For the first time, the institution began a sustained advertising campaign in national newspapers around 1936. Although the medium had changed, the values that the institution sought to convey had not. The text and tone continued to reflect a nostalgia for nineteenth-century philanthropic values like paternalism and industriousness, as well as a focus on the innocence and vulnerability of the girls.
At the end of the Second World War, the coming of the Welfare State fundamentally changed the charitable landscape. Not for the first time, the Crippleage felt the ground shifting beneath its feet. Around the same time, the Crippleage revisited the language it used to publicize its work. Back in 1942, the institution had dropped “Flower Girls’ Mission” from its name, perhaps in search of a clearer and more concise identity. By the end of the decade, new rhetoric was being applied even to the women’s physical conditions. Although “disabled” had not yet completely replaced “crippled,” its appearance marked the beginning of a turning point in ableist discourse that would culminate in the institution changing its name in 1969 to John Groom’s Association for the Disabled.
The organization continues today under the name Livability. Along with its name, the charity’s mission has changed considerably. Instead of warehousing people with disabilities, Livability now “connects people with their communities” and works to “tackle social isolation and the barriers that can cause this in the lives of disabled and vulnerable people.”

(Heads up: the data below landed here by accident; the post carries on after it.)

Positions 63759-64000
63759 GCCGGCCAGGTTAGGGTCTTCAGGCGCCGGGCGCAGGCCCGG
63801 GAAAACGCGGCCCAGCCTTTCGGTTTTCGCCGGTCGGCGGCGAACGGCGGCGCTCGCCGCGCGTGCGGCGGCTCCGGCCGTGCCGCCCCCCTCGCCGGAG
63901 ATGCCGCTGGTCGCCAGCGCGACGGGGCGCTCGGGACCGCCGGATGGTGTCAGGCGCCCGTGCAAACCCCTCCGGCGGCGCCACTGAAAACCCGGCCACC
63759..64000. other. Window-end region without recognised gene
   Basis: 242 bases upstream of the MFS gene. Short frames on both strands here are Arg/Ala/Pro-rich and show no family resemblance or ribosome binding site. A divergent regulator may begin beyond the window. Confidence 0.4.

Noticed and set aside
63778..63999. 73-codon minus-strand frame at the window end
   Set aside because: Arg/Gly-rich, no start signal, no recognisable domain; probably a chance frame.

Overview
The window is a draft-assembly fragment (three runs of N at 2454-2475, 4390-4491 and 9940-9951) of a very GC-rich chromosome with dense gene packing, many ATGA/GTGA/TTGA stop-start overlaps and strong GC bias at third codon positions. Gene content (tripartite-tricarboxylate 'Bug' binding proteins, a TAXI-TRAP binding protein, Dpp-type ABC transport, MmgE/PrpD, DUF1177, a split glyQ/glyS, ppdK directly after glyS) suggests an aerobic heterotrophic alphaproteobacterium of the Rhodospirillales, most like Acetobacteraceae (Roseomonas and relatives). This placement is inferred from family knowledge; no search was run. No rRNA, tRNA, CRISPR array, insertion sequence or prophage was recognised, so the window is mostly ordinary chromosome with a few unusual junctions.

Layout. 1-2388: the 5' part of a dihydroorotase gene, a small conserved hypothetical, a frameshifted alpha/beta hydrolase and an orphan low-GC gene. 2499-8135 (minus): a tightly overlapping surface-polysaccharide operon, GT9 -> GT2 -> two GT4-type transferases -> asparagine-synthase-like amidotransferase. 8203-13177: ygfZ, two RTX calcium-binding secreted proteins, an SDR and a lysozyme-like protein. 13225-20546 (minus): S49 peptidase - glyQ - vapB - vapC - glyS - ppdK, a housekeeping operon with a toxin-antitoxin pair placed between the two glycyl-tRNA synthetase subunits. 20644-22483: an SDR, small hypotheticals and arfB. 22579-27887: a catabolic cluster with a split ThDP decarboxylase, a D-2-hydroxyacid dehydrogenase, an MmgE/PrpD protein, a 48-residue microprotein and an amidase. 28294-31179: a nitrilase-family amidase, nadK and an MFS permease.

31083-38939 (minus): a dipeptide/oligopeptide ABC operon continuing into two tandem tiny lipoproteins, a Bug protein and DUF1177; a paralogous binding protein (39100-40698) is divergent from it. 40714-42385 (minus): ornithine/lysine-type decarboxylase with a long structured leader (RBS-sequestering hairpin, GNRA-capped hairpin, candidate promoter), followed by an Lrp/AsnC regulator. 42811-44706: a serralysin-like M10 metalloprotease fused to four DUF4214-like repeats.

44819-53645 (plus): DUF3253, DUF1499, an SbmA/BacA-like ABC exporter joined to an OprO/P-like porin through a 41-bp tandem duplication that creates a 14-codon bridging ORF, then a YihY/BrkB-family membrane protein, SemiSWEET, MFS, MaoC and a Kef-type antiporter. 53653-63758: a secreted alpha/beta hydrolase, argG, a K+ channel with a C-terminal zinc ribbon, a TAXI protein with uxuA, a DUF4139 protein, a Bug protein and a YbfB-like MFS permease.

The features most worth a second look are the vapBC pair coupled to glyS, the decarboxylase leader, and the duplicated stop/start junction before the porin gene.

The longevity of John Groom’s legacy offers insight into the changing approach to serving people with disabilities. In its early years, the institution’s ostensibly progressive mission reinforced an exclusionary understanding of disability through its work and in the way its publicity campaigns contributed to public discourse about disabilities. In leveraging pity for ‘deserving’ and industrious girls with disabilities, the Crippleage reinforced nineteenth century ideas that the value of life came from productivity. The Crippleage in its original form did allow its young women to make claims for social belonging, but it was a marginal belonging based on their marginal labor. Still, despite its conservative approach during the Interwar period, the institution did innovate in ways that allowed it to survive the Great Depression, the Second World War, and the advent of the Welfare State, unlike a number of its peer institutions.
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Higginbotham, Peter. “John Groom’s Crippleage and Flower Girls’ Mission, Clacton-on-Sea, Essex.” Children’s Homes: The Institutions that Became Home for Britain’s Children and Young People. Accessed November 23, 2017. www.childrenshomes.org.uk/ClactonGroom
———. “John Groom’s Crippleage and Flower Girls’ Mission, Clerkenwell, London.” Children’s Homes: The Institutions that Became Home for Britain’s Children and Young People. Accessed November 23, 2017. http://www.childrenshomes.org.uk/ClerkenwellGroom/.